4. Unilateral transfers are one-way transfers of assets, such as worker remittances from abroad and direct foreign aid. Aid and gifts count as a debit to the capital account of the donor nation.

The amount of goods and services exported minus the amount imported is known as the balance of trade. However, before mid-1993, the balance of trade only included merchandise trade.

Capital Account Balance = Balance of Trade = Exported Goods and Services - Imported Goods and Services

A trade surplus exists when exports exceeds imports over a certain time while a trade deficit exists when imports exceeds exports. The measured period is usually by the month or year. The trade deficit has continually increased since the 1970s.

The Capital Account

The capital account = capital transfers, and the sale of natural and intangible assets to foreigners, which results in capital inflows, minus the capital transfers, and the purchase of foreign natural and intangible assets by U.S. residents, which results in capital outflows.

Capital Account Balance = Capital Inflows - Capital Outflows

The Financial Account

The financial account, a subdivision of the capital account, consists of financial instruments or investments, including:

Balance of Payments Deficit and Surplus

The current account and the capital account should balance, because every transaction is recorded as both a credit and a debit — double-entry accounting — and since credits must equal debits and the balance of payments = credits minus debits, the sum of the balance of payments statements should be zero. However, because of incomplete or erroneous data, different accounting conventions, and continually changing exchange rates, the BOP balance deviates slightly from zero.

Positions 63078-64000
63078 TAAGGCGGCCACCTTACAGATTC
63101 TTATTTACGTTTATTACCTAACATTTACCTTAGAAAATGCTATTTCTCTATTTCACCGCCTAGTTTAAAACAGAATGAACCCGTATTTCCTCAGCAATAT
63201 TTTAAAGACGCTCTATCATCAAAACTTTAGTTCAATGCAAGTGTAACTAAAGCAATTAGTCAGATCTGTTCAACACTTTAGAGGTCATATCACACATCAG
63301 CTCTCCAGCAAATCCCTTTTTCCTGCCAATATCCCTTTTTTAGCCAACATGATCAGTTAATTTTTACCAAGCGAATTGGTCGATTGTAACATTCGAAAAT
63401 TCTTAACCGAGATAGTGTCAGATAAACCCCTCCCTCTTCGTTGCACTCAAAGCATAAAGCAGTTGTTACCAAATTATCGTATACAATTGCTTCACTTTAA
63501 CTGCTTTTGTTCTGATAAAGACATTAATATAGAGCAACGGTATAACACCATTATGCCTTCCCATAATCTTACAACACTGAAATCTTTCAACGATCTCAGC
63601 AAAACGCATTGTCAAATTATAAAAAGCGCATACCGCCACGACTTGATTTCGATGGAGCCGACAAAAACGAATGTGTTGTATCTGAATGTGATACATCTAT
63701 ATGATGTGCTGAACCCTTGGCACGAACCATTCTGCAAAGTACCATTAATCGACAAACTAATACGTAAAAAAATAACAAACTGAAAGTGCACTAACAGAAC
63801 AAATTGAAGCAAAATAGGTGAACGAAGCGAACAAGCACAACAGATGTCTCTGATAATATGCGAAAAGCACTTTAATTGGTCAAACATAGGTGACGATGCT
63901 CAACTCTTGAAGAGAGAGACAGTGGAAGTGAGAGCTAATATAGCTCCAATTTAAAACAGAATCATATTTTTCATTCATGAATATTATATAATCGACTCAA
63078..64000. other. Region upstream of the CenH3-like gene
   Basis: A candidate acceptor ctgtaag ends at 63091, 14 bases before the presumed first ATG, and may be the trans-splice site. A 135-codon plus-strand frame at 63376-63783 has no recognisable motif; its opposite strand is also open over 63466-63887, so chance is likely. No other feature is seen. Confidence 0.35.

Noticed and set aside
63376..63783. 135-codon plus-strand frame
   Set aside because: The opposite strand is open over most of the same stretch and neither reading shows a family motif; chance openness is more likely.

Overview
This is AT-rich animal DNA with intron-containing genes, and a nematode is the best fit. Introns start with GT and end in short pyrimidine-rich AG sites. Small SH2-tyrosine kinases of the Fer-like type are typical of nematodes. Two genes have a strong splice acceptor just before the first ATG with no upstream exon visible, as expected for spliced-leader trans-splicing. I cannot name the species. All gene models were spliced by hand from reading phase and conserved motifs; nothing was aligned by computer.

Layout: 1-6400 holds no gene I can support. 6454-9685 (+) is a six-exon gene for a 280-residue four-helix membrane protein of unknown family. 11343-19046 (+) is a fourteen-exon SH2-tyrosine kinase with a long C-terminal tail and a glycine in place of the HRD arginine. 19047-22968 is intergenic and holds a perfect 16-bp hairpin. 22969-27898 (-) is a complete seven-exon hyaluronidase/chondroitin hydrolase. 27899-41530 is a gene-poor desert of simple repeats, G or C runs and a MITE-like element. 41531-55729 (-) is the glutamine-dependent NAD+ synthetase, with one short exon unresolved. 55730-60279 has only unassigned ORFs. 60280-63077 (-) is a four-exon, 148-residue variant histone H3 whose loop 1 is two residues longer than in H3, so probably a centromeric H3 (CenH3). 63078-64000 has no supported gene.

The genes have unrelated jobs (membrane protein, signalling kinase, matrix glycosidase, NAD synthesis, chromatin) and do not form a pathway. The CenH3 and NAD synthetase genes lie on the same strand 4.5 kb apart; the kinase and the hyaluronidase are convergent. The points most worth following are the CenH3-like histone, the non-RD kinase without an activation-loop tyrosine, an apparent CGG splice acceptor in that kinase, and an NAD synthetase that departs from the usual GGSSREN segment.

BOP = Current Account + Capital Account

For example, when the United States imports more than it exports — a current account deficit — it must finance the difference by borrowing, or by selling more capital assets than it buys, which is a capital account surplus. A country with a persistent current account deficit is, therefore, either borrowing from foreigners or selling its assets to them to pay for its net imports.

The Official Reserve Account

The official reserve account, a subdivision of the capital account, is the foreign currency and securities held by the government, usually by its central bank, and is used to balance the payments from year to year. In the United States, the New York Federal Reserve serves as the Treasury's fiscal agent. The official reserves increases when there is a trade surplus and decreases when there is a deficit. Sometimes the central bank will use it to intervene in the foreign exchange market to set the exchange rate to some objective. However, foreign interventions rarely work because, while central banks only intervene for a short time, market forces are always influencing the exchange rate, so the market equilibrium will soon return after the intervention.


There are some smaller countries and independent territories in the world that do not have their own currency, but use the currency of another country. Although it is known as dollarization, the currency can be any currency, although it usually is the United States dollar. Therefore, such countries and regions have no balance of payments nor can they conduct their own monetary policy. Countries that are territories or commonwealths of other countries generally use the currency of the main country. For instance, Puerto Rico, a commonwealth of the United States, and the U.S. Virgin Islands, a quasi-independent territory of the United States, use the United States dollar for their currency.

Sometimes a country will adopt a foreign currency because the domestic currency has little or no value. For instance, in March, 2000, the government of Ecuador changed the official currency from the Sucre to the United States dollar to stabilize the economy and to greatly reduce the high inflation that plagued the country in the 1980's and 90's.